Northeastern University

Page Content   Local Links   Utility Links   Footer Links

Northeastern University

Foreign correspondents for the summer

June 28, 2012

Prior to arriving at their first class in Jordan, which was sched­uled to begin shortly after a jet- lag- inducing flight across the globe, jour­nalism grad­uate stu­dents Matt Kauffman and Melissa Tabeek received an assign­ment from jour­nalism lec­turer Car­lene Hempel.

“She said she wanted some­thing on protests and Syria, so we started reading and absorbing every­thing we could,” Tabeek explained. In short order, the pair of jour­nal­ists had plans to attend street protests and visit uni­ver­si­ties in the cap­ital city of Amman.

Kauffman and Tabeek’s resulting sto­ries were part of a larger col­lec­tion of work by more than a dozen under­grad­uate and graduate- level jour­nalism stu­dents on a five- week Dia­logue of Civ­i­liza­tions pro­gram to Jordan. Hempel and Denis Sul­livan, a pro­fessor of polit­ical sci­ence and director of Northeastern’s Middle East Center for Peace, Cul­ture and Devel­op­ment, led the Dialogue.

The pro­gram, Hempel said, took on the qual­i­ties of a long- term embedded assign­ment fit for a pro­fes­sional for­eign cor­re­spon­dent. Over more than a month, stu­dents met with top gov­ern­ment offi­cials, built strong ties with com­mu­nity mem­bers and pro­duced sto­ries on topics ranging from the Middle East con­flict to busi­ness and sports.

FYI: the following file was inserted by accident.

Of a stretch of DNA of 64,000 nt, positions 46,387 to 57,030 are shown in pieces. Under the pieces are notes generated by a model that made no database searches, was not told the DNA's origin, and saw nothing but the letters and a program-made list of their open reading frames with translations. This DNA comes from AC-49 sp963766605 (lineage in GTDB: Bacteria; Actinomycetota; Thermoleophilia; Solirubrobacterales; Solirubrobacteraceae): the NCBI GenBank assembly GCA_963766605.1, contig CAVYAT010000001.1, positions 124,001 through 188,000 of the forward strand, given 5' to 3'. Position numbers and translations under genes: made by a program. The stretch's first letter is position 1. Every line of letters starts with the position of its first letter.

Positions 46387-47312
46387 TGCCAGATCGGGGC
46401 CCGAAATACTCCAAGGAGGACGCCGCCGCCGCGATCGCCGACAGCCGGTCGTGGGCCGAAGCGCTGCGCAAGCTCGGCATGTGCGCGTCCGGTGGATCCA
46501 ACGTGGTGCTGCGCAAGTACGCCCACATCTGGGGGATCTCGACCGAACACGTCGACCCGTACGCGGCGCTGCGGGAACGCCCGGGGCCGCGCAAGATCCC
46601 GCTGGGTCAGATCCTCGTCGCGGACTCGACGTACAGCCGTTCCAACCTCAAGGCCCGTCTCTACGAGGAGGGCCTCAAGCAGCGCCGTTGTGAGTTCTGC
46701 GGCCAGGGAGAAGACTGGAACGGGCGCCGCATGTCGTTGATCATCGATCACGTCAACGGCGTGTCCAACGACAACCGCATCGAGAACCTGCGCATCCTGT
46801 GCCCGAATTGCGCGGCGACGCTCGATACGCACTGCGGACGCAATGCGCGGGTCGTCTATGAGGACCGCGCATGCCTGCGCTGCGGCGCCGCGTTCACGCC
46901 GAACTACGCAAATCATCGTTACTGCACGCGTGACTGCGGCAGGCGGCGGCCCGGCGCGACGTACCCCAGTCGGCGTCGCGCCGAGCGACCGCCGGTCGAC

“I kept saying to them, ‘Your audi­ence is The New York Times readers. That’s who you want to gear this for,” Hempel said. “And the cov­erage did span the whole news­paper, from the front page to the back.”

Within a few days, Kauffman and Tabeek made con­nec­tions with local offi­cials and non­profit orga­ni­za­tions with the help of their trans­lator, a uni­ver­sity stu­dent studying Eng­lish. The goal of the source gath­ering, they said, was to find Syrian fam­i­lies who had become refugees in Jordan after fleeing the harsh, oppres­sive regime and the near- constant threat of violence.

With the help of locals and refugee advo­cates, Kauffman and Tabeek built close rela­tion­ships with refugees, many of whom were ini­tially fearful to speak of their expe­ri­ences even on the con­di­tion of anonymity.

“We were able to look at these issues through the eyes of the fam­i­lies affected, not just through sto­ries that might quote one refugee and cite sta­tis­tics from a gov­ern­ment or the United Nations High Com­mis­sion for Refugees,” Tabeek said. “Because we became someone who could be trusted, they were able to talk to us about their lives.”

Sto­ries by the student- reporters were posted daily to the class­room blog, and The Boston Globe pub­lished a story co- authored by Tabeek and Kauffman, which included a cor­re­sponding video that ran online. The video, filmed in a small neigh­bor­hood with nearly 400 refugee fam­i­lies crammed into their homes, was an espe­cially chal­lenging assign­ment: The jour­nal­ists had to press their sub­jects to tell per­sonal sto­ries while remaining respectful of the trauma they induced.

“I think it was the first time I really felt like I was a jour­nalist, like I was doing some­thing impor­tant,” Kauffman said. “When I left I didn’t feel like I was fin­ished there. I want to go back.”

Kauffman and Tabeek will com­plete their grad­uate pro­gram in jour­nalism this August. To read work from all the stu­dents who reported from Jordan, visit http:// north east er nuni ver si tyjour nal is m2012 .word press .com/.

Local Links

Text Only Options

Top of page


Text Only Options

Open the original version of this page.

Usablenet Assistive is a UsableNet product. Usablenet Assistive Main Page.